Restriction lift date: 2032-10-31
The analysis, design, and development of a digital contact tracing prototype application for the identification of passengers in the event of a biological threat scenario onboard an airplane
University College Cork
With the ever-increasing global aviation network, contagion can spread anywhere in the world within 24 hours. As a result, the potential risk of introduction and spread of infectious disease is on the rise. With over four billion airline passengers in 2017 and over seven billion expected by 2036, the transmission of infectious diseases in-flight, such as influenza A (H1N1), TB, and potentially Ebola, is of the utmost concern to global health. In 2003, the emergence of severe acute respiratory syndrome (SARS) showed the potential of a contagion to emerge, spread and affect the health, social and economic life of people globally. Most recently, we have experienced the global spread of the 2019 novel coronavirus (COVID-19), its impact on travel, society (individually and as a whole), and on the global economy. The increased mobility of people, facilitated by increased air travel, has resulted in the increased spread of contagion, including the a greater awareness of bioterrorism agents, across geopolitical boundaries of the globe. Many practitioners and researchers agree that contact tracing represents an important factor in mitigating the global spread of a pandemic. This study aims to explore the analysis, design and development of a ‘contact tracing’ prototype application in relation to (but not limited to) airline passengers in the event of a biological threat or pandemic. The current paper-based method of contact tracing, using the passenger locator form, often results in incomplete passenger data and delays in the dissemination of this data. These limitations can lead to delayed identification of passengers at-risk of potential infection and can ultimately result in the increased spread of contagion. From these limitations, the objective of identifying the stakeholders and user requirements of a digital contract tracing application, and to prototype the design stemming from those identified requirements, was developed in this research, from the perspective of Emergency Management (EM). In the event of a biological threat or infectious viral outbreak, it is EM practitioners and public health officials who are responsible for the collection, collation and dissemination of airline passenger data for the purposes of contact tracing. Through engaging with these practitioners from the beginning of this research a clear set of end-user requirements was identified to better inform the design and development of a prototype contact tracing application. An analysis of existing commercial systems in this area also informed this research and by examining the current processes of application development and research methodology, the most appropriate means of application development was chosen. Through employing an agile development methodology coupled with action design research, a prototype contact tracing application was developed, with collaboration from the end-users at each stage of the development process. This study provides for a comprehensive and complete prototype application encompassing information systems technology to facilitate an appropriate means to rapidly collect and analyse passenger data in an efficient and effective manner. Evaluation of the prototype application was two-fold: functional testing was carried out at each iteration of development, and user acceptance testing was conducted at the final iteration ensuring that the prototype application satisfied the needs of the end-user.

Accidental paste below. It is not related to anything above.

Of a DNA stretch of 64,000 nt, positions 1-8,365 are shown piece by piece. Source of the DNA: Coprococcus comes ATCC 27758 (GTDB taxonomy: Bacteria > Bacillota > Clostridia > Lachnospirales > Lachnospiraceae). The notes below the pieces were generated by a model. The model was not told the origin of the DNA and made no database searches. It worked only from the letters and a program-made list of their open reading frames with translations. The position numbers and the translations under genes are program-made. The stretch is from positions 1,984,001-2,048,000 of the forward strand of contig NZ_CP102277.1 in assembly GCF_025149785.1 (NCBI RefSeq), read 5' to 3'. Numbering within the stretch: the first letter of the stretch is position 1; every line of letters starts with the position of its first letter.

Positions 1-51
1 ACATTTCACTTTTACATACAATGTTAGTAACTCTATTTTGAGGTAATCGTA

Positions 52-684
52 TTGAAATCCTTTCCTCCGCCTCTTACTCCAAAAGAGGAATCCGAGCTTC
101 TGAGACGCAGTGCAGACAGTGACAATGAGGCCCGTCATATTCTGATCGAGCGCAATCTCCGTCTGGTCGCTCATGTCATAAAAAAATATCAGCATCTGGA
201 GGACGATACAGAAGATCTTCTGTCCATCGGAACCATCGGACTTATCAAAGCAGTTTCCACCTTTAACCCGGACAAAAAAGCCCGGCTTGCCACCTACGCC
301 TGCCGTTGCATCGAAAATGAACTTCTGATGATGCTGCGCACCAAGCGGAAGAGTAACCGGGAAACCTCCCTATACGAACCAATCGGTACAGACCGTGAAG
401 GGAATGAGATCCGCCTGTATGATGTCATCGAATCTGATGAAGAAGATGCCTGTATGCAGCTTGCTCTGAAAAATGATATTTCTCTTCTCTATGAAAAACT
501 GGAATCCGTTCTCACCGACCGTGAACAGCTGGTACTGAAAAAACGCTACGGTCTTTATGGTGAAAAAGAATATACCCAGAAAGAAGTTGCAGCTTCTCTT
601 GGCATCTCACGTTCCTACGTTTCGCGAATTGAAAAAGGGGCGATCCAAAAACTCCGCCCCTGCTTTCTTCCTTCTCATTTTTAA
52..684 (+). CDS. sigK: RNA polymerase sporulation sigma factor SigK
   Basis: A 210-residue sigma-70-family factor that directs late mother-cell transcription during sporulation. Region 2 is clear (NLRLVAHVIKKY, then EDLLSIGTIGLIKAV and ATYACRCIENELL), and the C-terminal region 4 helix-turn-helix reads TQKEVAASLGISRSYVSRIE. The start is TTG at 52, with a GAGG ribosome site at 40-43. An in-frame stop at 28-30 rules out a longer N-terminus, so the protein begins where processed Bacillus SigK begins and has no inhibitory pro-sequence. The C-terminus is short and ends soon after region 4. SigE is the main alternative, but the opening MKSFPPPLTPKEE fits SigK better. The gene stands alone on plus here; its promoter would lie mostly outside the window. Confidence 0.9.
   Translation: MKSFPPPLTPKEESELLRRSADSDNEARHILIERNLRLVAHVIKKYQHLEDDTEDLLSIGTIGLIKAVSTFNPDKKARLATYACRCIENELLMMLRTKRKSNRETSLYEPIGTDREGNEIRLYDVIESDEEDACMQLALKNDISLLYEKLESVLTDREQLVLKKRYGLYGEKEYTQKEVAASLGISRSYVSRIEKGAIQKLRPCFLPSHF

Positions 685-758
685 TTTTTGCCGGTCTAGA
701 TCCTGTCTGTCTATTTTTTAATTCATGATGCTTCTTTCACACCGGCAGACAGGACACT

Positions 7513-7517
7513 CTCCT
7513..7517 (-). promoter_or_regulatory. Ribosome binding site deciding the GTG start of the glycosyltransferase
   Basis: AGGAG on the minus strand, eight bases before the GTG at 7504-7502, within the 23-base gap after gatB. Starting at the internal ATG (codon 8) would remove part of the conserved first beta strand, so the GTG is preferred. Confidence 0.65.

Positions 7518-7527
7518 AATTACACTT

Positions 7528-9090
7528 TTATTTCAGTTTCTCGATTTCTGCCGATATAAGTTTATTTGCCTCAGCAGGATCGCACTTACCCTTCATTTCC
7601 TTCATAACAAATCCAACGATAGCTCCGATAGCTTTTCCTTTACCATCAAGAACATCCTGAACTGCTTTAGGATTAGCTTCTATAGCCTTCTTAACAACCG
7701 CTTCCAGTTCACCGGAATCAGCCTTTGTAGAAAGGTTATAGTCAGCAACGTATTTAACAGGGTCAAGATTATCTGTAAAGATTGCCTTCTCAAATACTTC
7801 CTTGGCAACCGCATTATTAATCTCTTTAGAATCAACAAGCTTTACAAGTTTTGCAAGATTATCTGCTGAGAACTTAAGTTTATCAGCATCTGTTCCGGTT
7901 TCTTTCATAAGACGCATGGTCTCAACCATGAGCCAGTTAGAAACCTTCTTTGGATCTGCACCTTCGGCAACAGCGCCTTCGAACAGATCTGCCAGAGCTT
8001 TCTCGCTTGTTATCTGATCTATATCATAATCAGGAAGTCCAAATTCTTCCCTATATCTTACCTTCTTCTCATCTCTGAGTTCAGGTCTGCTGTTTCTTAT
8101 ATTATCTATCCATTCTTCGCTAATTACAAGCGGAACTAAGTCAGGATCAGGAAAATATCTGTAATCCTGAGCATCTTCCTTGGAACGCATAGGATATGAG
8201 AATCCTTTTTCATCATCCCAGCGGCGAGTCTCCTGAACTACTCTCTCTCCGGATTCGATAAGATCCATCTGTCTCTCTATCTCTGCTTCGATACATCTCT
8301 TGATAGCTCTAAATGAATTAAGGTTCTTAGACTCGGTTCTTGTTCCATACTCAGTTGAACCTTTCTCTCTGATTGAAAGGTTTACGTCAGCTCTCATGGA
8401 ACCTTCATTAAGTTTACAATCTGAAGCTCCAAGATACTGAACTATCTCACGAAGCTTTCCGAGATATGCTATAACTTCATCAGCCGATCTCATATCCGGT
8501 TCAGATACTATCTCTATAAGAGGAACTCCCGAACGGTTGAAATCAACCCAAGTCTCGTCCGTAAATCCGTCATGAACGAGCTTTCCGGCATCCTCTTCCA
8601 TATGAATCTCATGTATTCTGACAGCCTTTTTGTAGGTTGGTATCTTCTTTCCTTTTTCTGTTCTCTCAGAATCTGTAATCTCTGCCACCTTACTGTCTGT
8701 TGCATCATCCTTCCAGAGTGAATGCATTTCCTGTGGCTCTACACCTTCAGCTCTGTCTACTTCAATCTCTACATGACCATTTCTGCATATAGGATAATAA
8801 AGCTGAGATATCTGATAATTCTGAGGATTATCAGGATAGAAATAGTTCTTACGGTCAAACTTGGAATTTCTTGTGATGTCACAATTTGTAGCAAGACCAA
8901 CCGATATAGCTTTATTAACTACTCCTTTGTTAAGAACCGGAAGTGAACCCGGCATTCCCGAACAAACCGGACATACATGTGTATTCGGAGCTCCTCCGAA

Pandemic , Contact tracing , Passenger locator form , Infectious disease , Biological threat , Public health
Gleeson, M. D. 2021. The analysis, design, and development of a digital contact tracing prototype application for the identification of passengers in the event of a biological threat scenario onboard an airplane. MSc Thesis, University College Cork.